The Power of Credit

The remarkable story of the Grameen Bank offers many insights and lessons on how businesses thrive and grow. It began as essentially a non-profit organization, loaning tiny amounts of money to the poorest of the poor, so that they could start their own businesses. It grew into an enormous, multifaceted business. The Grameen Foundation USA is just one of the five organizations we're raising money for in our annual Foolanthropy drive.

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By Selena Maranjian (TMF Selena)
December 13, 2000

[This article originally ran in December of 1999. It's been updated to reflect current information.]

It's not often that I read a book that's a page-turner and also gives me many insights into the business world. I just did, and I'd like to tell you a little about it. It's: The Price of a Dream: The Story of the Grameen Bank by David Bornstein.

Let me back up a little. As you probably know, we're in the last stretch of our fourth annual Foolanthropy charity drive here at the Fool. We asked members of the community to nominate charities and we selected five to raise money for this holiday season. (Please read about the five innovative and interesting charities if you have a few minutes.)

In a nutshell, the Grameen story can be traced to one man, Muhammad Yunus, who traveled from his native Bangladesh to the United States, earning a Ph.D. in economics at Vanderbilt University. He then returned to his homeland and took a teaching job at a university situated near some poor villages. Yunus began to notice that many poor people he'd meet, people with no land and incomes of $200 or $300 per year -- or much less -- often had mainly one thing keeping them from earning a decent livelihood: affordable credit.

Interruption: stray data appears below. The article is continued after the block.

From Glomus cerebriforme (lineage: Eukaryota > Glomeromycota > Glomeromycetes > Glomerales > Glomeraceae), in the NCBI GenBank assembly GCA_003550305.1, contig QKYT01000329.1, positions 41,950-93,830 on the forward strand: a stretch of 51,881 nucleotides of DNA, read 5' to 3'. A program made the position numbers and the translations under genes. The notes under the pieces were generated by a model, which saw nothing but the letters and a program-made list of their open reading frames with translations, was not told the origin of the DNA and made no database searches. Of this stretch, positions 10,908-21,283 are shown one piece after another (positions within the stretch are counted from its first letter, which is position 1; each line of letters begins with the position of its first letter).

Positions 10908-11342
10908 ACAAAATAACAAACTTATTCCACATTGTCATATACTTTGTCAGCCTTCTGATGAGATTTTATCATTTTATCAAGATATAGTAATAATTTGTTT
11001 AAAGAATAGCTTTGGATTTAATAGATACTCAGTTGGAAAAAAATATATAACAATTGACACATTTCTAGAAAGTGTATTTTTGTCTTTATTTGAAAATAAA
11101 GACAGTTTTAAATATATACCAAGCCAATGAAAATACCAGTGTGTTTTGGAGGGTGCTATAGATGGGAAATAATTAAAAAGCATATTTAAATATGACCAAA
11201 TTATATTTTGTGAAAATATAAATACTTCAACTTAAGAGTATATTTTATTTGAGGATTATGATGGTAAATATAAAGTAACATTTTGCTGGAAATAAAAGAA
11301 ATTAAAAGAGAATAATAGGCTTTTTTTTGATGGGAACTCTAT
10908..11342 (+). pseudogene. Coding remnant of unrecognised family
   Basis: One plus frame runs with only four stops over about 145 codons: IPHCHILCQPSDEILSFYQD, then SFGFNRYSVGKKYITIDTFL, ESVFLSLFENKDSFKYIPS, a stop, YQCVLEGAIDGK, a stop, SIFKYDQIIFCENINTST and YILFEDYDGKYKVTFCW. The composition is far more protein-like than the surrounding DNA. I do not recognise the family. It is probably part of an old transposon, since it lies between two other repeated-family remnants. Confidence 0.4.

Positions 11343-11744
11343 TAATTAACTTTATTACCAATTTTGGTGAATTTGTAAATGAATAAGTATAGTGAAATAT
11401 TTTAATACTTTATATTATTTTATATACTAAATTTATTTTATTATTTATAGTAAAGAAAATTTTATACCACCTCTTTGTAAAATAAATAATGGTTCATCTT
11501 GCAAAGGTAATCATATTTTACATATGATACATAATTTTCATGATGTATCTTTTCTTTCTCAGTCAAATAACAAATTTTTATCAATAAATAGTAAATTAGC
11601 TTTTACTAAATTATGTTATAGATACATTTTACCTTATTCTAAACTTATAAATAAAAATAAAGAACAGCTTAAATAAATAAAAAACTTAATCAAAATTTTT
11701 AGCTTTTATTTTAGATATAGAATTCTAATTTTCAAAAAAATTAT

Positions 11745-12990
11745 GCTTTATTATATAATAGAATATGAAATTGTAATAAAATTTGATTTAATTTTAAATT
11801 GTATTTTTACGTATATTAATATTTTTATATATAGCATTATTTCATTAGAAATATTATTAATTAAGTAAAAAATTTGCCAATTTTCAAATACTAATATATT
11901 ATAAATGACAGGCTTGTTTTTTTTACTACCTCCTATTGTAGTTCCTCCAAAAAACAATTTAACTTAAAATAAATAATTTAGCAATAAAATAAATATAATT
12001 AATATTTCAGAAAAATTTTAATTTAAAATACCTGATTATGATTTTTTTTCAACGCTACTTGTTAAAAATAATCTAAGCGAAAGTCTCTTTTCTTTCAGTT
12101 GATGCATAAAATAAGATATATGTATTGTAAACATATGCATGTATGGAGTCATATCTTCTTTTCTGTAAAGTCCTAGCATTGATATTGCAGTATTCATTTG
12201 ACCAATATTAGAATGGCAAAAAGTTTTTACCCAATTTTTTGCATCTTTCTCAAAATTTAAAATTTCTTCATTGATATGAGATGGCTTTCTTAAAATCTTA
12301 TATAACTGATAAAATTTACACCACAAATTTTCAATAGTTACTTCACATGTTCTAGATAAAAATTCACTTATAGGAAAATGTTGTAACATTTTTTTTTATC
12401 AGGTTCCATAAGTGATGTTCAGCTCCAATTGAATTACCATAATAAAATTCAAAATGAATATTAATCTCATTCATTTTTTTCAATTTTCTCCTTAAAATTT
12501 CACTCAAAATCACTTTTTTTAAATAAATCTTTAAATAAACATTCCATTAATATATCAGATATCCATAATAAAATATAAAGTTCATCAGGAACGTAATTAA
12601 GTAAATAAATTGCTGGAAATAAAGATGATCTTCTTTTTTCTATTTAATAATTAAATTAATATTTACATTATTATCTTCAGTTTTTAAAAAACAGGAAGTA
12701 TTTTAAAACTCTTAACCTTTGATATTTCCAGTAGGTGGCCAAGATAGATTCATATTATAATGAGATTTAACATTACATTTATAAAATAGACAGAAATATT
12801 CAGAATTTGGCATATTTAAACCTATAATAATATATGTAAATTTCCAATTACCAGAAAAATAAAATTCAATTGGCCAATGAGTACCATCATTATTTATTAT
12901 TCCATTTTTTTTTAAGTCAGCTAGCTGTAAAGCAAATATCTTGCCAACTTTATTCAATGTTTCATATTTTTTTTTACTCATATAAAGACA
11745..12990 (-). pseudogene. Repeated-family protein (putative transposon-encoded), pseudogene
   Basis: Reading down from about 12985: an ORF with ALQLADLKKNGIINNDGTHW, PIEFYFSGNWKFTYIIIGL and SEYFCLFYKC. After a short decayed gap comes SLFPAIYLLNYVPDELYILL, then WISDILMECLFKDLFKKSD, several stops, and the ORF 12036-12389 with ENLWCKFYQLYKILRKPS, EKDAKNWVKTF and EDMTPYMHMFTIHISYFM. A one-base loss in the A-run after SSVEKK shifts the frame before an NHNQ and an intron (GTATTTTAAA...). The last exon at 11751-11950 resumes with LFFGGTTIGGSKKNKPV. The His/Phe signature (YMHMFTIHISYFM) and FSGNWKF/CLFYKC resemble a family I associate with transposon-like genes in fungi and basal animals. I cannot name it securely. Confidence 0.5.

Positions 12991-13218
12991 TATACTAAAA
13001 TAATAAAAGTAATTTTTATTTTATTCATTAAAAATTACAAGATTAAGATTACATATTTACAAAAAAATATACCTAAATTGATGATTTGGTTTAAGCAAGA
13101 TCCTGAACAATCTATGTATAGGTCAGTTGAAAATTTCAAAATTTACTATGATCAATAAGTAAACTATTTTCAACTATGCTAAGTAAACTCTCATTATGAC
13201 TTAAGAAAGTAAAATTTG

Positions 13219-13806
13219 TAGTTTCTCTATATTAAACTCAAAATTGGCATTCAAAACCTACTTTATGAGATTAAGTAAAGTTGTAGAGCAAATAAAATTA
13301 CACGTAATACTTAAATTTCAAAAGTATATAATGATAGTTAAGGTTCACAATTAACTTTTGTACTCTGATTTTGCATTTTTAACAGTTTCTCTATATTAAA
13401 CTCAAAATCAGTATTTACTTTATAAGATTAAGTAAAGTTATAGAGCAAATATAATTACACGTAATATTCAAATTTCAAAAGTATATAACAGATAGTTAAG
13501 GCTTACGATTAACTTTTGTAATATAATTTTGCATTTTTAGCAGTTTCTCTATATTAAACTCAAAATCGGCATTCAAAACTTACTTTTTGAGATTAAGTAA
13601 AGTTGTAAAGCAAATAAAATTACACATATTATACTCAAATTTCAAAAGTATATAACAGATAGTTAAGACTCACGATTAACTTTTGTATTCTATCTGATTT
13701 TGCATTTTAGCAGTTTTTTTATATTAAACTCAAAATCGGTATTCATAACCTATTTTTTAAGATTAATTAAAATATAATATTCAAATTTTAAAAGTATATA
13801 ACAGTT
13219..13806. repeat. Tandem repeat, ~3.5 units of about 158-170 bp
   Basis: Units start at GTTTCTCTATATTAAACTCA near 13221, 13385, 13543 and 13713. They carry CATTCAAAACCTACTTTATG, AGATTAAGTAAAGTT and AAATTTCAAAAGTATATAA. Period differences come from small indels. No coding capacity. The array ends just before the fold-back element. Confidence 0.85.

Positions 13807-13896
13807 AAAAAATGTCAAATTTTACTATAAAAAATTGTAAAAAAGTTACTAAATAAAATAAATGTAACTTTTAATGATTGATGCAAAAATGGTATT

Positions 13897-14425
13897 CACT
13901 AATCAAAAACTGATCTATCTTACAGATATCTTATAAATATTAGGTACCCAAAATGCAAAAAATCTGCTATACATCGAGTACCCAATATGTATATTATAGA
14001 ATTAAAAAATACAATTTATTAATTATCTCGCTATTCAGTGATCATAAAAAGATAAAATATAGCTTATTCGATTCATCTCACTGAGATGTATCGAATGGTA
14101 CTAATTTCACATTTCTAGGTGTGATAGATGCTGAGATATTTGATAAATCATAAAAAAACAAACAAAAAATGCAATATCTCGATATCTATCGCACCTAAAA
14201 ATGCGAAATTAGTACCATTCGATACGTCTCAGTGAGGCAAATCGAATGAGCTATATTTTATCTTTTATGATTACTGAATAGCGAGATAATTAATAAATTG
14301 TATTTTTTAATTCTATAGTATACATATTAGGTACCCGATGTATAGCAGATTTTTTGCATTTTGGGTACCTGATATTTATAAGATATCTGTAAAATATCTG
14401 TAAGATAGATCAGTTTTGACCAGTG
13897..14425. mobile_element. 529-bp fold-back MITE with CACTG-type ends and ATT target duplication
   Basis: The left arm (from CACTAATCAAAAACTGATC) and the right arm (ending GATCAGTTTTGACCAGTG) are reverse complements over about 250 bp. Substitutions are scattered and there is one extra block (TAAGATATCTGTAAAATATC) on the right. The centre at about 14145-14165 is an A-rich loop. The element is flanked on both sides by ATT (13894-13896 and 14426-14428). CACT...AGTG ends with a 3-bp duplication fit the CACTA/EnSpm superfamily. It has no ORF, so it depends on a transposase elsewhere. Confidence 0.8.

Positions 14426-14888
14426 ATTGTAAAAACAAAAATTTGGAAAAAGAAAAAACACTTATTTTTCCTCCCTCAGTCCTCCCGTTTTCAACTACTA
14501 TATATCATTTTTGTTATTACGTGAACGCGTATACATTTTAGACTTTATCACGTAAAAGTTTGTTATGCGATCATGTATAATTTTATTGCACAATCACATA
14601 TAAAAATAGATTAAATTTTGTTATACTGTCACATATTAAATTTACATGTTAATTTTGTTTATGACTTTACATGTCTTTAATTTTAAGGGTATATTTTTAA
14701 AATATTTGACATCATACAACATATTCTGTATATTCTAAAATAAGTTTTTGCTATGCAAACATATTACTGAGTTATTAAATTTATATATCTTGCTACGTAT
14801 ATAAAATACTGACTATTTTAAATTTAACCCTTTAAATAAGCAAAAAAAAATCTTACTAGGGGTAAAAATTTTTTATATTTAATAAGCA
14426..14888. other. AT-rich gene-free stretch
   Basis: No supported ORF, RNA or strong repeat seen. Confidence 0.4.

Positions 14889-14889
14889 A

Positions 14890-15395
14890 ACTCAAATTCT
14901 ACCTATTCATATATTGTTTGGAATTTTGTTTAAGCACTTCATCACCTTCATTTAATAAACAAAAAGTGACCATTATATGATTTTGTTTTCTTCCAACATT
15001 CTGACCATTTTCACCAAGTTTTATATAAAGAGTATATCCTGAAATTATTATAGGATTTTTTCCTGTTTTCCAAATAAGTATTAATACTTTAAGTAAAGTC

Imagine a woman who buys some trinkets to sell. She borrows money to buy them from moneylenders in the village who charge exorbitant interest. Soon she's caught in a vicious cycle, earning very little and paying most of it to the moneylenders. If she could take out a loan at a fair rate, she would likely be able to pay the loan back gradually, then borrow increasing amounts of money, and continually expand her business.

The power of credit was driven home to Yunus in a now legendary story. As he was developing his early ideas about credit, he sent his students into a local village to find as many people as they could who could use a little credit to extricate themselves from what he saw as bonded labor. They came back with a list of 42 people who needed a total of 856 "takas" (the Bengali currency). This was astonishing. Why? Well, because 856 takas amounted to $26. That's all. For all 42 people.

As Bornstein recounts, Yunus testified before the U.S. Congress later, and recalled that, "I felt extremely ashamed of myself being part of a society which could not provide $26 to forty-two able, skilled human beings who were trying to make a living." As the years progressed, Yunus would become ever more critical of many expensive and ineffective development programs. He would see academics and consultants come and go without really getting to know the people they were trying to help, without understanding how to create sustainable solutions.

Yunus loaned the $26 to the 42 people, and it was all repaid. He was impressed. He began lobbying banks to lend money to the poor, but was rebuffed. Larger loans tend to be more profitable than smaller ones. And loans of a few dollars, to people with no collateral? He was often laughed at. With much effort, he eventually got the somewhat reluctant cooperation of a bank and began opening small experimental branches. He named his project Grameen from the word "gram," which meant village.

The Grameen project succeeded and grew, becoming a full-fledged bank. Over the years, Yunus built up a sizable business with the Grameen Bank. And note the word "business." Although the bank was often loaning out money that had been donated by various aid agencies, the organization was run as a business. People were hired and trained. Systems were set in place. The bank was never just giving money away. All loans were expected to be paid back. No loans were forgiven. In times of trouble, such as after devastating cyclones, loan payments might be put on hold and some loans might be restructured. But the borrowers were always treated as customers, as clients -- not as beneficiaries of handouts.